For sale, a William IV period Rosewood wheel barometer with six-inch dial by F Amadio of 118 St John Street Road, London
Comprised of a body lavishly adorned with beautifully figured rosewood veneer this rare six-inch dial wheel barometer sports a swan neck pediment with brass urn finial to the centre. The head of the body includes a removable wheat beard hygrometer with silvered dial and convex glass front, below that, the flared neck is provided with a bow fronted glazed thermometer case with silvered Fahrenheit scale and a red spirit thermometer. The dial is comprised of a small six-inch silvered dial with brass spun bezel and convex glass front. The barometer scale is divided for 28 to 31 inches of barometric pressure with weather indications provided on the inner circumference. The centre of the dial has a simple leaf motif engraving around the spindle and blue steel pointer and brass set hand operated by the dial below.
The dial is further engraved to the maker F. Amadio – 118 St John Street Road, London.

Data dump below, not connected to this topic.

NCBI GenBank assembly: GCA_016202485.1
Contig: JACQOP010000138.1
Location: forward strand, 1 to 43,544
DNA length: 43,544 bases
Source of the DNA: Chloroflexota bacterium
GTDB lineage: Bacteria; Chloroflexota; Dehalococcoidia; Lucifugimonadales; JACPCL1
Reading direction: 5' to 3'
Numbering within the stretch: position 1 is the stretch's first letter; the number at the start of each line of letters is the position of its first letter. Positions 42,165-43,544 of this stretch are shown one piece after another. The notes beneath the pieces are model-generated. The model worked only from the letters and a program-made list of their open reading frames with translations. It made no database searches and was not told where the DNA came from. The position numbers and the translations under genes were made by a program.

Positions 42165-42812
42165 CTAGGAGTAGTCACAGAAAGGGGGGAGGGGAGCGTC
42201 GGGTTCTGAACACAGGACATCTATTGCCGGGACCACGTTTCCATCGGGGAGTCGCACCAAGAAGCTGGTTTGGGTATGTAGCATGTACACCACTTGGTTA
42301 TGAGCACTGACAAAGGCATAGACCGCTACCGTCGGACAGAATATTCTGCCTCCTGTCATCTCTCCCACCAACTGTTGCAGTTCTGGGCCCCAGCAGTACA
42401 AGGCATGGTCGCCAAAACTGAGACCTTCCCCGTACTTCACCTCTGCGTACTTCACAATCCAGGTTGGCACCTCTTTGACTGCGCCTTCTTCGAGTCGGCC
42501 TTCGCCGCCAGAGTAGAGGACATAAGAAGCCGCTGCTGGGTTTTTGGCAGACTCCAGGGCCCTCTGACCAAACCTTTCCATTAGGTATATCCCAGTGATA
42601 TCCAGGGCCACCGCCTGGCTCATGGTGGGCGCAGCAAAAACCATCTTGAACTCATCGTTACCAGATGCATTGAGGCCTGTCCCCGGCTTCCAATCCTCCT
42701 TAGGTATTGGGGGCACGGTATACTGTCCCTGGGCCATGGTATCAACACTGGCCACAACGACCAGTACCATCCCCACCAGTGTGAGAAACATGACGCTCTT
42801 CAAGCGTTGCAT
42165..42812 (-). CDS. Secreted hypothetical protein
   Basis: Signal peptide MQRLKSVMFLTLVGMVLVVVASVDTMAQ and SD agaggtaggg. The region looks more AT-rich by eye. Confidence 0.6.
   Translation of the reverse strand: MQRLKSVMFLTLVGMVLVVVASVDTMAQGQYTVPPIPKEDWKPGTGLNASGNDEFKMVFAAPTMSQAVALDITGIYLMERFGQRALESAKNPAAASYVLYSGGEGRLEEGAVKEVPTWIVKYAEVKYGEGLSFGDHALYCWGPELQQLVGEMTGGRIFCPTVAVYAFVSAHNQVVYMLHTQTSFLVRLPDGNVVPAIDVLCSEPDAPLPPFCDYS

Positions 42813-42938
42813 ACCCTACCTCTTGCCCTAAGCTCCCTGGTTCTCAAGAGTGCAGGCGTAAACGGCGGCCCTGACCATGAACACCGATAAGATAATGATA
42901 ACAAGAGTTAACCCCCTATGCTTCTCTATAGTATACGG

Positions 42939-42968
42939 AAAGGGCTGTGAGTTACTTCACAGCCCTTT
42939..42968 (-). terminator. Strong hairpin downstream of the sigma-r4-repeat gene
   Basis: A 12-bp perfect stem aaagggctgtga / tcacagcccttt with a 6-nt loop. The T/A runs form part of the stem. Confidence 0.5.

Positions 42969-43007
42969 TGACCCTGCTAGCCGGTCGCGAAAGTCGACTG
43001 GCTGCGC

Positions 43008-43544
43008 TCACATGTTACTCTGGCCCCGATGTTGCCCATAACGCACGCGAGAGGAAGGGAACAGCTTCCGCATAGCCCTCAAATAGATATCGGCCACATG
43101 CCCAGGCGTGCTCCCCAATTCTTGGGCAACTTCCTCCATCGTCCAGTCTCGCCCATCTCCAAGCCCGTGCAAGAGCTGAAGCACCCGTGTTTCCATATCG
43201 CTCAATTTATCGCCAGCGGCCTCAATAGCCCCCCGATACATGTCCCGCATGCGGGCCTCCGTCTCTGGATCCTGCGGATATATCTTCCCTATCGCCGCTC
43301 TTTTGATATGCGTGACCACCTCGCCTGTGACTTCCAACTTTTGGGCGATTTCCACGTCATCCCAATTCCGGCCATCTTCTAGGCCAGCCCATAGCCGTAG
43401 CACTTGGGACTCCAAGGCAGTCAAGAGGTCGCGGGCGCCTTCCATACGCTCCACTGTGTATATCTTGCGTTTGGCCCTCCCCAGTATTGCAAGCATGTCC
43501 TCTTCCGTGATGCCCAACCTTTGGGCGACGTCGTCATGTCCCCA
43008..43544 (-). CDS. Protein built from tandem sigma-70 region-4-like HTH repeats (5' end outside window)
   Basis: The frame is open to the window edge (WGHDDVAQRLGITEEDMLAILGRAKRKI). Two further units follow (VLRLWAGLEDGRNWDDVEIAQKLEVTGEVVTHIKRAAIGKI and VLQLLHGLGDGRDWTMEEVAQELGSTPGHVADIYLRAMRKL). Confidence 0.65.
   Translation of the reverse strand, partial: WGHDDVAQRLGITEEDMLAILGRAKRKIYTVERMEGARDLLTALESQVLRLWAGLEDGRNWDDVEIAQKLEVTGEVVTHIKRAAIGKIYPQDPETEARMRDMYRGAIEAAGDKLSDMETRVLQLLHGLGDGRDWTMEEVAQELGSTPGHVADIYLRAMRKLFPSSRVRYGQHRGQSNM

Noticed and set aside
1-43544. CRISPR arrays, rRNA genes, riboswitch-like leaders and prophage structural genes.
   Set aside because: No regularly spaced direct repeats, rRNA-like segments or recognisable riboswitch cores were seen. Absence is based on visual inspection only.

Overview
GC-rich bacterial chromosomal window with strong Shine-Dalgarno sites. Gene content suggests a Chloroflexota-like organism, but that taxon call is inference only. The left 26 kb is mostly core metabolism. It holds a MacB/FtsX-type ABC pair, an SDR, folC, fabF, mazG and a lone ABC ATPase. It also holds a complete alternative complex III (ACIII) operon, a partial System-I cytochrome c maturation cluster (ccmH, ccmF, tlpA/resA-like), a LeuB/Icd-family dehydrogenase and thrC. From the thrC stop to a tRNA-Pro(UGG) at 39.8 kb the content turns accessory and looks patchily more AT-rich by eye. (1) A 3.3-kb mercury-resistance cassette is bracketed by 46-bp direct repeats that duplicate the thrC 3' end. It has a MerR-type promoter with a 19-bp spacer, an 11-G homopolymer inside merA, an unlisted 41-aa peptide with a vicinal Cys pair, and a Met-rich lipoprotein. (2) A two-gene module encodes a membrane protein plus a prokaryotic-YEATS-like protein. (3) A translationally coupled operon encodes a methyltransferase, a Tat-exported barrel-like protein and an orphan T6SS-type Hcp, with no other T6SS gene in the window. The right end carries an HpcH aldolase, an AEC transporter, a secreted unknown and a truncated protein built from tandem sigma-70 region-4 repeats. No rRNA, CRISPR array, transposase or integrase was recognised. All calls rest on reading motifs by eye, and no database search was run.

The base is designed in the familiar 1830’s style with angular vertical lines and in-swept hips culminating to a brass spirit level with florally engraved silvered front piece, brass bezel and convex glass.
The Amadio family were prolific instrument makers throughout the first half of the Nineteenth Century. As is evident from the name, the family were of Italian heritage and like most Italian emigrant instrument makers of this period, were most likely to have originated from around the Lake Como region of Northern Italy.
The maker of this fine example, Francis Amadio is considered to have arrived in London at the turn of the century but is initially registered as a maker of artificial flowers. Exactly how Amadio was trained in the arts of instrument making and by whom remains unclear, but it suggests that he received his training after his arrival. His earliest dates reflecting his instrument making career start at 1820 at St Johns Street Road and he maintained business within the street until the turn of the 1840’s.
Francis had two sons, Francis Junior and Joseph, the former seems to have joined his Father in business from about 1840 to form Francis Amadio & Son. Three years later, Francis Amadio senior died, leaving Francis Junior in sole charge of the business which he seems to have continued throughout the 1850’s and 1860’s until he finally joined forces with his younger brother Joseph.
The younger sibling ran a very successful business latterly more concerned with the new industry relating to microscopy and with Francis Junior’s death in 1866, he continued to trade for many years under his own name. He died during retirement in 1892.